MRI Forum 74

"The Jesuit Garden and Emperor Qianlong’s View of the Labyrinth"

by Hui Zou

19 June 2013








Press Play to listen (Full length: 55 minutes)

Summary of the Presentation

In the late 18th century, the European Jesuits designed a “Western-like” garden within the Yuanming Yuan for Emperor Qianlong. The Jesuit garden began with a Baroque labyrinth and ended at an open-air theater. The theater bordered a small Chinese garden, named the Lion Grove. In the Yuan dynasty, a group of monks constructed a garden in Suzhou, also named the Lion Grove, which was later famous for its labyrinthine rockery hill. Modeling after the Suzhou Lion Grove, Qianlong built two Lion Groves in his imperial gardens. The co-presence of Chinese and Western labyrinths in the Yuanming Yuan established Qianlong’s comparative view of labyrinth, which was applied to his palace garden of retirement, the so-called Qianlong Garden, in the Forbidden City.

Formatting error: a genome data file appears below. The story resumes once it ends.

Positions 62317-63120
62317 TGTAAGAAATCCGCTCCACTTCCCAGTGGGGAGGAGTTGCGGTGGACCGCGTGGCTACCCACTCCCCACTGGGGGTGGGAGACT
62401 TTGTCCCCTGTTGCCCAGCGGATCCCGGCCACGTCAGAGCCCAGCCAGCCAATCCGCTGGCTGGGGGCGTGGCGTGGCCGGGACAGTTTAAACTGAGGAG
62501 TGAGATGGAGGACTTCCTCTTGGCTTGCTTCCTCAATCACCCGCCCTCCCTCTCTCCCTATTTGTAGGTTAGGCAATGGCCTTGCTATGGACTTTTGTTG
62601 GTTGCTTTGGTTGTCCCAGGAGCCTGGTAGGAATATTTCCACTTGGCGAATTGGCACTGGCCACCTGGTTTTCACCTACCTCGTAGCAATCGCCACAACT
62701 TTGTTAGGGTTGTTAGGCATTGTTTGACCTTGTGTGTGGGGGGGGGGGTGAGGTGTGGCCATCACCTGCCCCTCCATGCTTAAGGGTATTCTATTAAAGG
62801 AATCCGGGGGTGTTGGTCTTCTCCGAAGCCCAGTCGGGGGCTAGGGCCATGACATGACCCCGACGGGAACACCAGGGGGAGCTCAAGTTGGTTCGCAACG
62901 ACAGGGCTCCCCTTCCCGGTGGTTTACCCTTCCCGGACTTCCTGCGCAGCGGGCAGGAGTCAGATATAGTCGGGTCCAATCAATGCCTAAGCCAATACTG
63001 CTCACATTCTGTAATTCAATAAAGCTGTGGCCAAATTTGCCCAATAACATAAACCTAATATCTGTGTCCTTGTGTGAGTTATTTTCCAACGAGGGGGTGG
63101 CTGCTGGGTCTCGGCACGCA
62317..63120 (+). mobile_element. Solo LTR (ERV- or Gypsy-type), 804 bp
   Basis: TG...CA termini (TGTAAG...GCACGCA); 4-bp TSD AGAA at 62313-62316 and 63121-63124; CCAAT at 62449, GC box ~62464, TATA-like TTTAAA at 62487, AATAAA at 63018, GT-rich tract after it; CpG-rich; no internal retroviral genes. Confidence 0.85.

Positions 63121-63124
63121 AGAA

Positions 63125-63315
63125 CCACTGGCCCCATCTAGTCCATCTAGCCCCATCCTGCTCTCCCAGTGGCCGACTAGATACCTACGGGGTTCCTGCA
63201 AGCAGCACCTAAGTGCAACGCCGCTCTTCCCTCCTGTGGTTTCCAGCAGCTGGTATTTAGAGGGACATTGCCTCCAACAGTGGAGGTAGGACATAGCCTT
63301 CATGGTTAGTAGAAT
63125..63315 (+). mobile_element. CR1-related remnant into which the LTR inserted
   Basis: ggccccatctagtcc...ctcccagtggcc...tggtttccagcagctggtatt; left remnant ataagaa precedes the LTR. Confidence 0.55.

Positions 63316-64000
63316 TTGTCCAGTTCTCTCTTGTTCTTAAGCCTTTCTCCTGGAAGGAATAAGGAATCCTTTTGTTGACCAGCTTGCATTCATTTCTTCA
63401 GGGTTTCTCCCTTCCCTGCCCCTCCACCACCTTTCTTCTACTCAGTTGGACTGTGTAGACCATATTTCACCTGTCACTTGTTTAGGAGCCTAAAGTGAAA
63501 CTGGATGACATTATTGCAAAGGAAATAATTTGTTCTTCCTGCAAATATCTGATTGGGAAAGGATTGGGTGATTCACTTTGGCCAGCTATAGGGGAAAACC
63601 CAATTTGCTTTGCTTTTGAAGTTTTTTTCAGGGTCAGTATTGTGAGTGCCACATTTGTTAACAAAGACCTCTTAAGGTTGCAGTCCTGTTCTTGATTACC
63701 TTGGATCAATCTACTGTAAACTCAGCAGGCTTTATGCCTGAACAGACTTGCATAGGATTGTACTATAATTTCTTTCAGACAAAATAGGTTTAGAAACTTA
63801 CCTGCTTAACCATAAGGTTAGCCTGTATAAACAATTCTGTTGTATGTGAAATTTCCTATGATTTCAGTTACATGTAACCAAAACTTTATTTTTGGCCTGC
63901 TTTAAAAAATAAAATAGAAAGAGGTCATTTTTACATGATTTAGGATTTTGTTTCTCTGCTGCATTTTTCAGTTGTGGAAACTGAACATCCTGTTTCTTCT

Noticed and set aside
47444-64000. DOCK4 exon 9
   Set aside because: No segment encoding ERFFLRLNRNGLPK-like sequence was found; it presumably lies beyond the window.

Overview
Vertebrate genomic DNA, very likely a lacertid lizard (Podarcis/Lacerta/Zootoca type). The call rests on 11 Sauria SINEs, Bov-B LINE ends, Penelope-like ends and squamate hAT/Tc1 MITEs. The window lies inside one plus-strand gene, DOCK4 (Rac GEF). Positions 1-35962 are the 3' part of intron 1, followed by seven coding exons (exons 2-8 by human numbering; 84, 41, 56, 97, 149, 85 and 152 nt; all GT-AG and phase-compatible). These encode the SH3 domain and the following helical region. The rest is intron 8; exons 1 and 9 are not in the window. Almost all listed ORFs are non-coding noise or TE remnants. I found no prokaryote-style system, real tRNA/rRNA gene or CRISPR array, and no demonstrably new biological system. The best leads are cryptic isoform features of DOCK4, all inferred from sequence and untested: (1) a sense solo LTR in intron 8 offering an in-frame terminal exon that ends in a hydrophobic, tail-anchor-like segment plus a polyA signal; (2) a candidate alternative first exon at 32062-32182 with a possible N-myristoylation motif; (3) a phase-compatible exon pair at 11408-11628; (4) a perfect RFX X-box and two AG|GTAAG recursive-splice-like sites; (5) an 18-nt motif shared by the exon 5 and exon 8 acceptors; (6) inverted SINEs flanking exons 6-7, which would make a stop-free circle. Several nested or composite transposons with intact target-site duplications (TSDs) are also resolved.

Profile of the Speaker

Dr. Hui Zou (邹晖) is an Associate Professor in the School of Architecture of the University of Florida. His research interest lies in comparative studies in History and Theory of Architecture. He was a Fellow of Garden and Landscape Studies at Dumbarton Oaks of the Harvard University and the Kenneth and Nelly Fung Fellow of the Asian Cultural Council in New York. His monographs include A Jesuit Garden in Beijing and Early Modern Chinese Culture (The Purdue University Press, 2011) and 《碎片与比照:比较建筑学的双重话语》 (Fragments and Mirroring: The Twofold Discourse of Comparative Architecture) (北京:商务印书馆, 2012).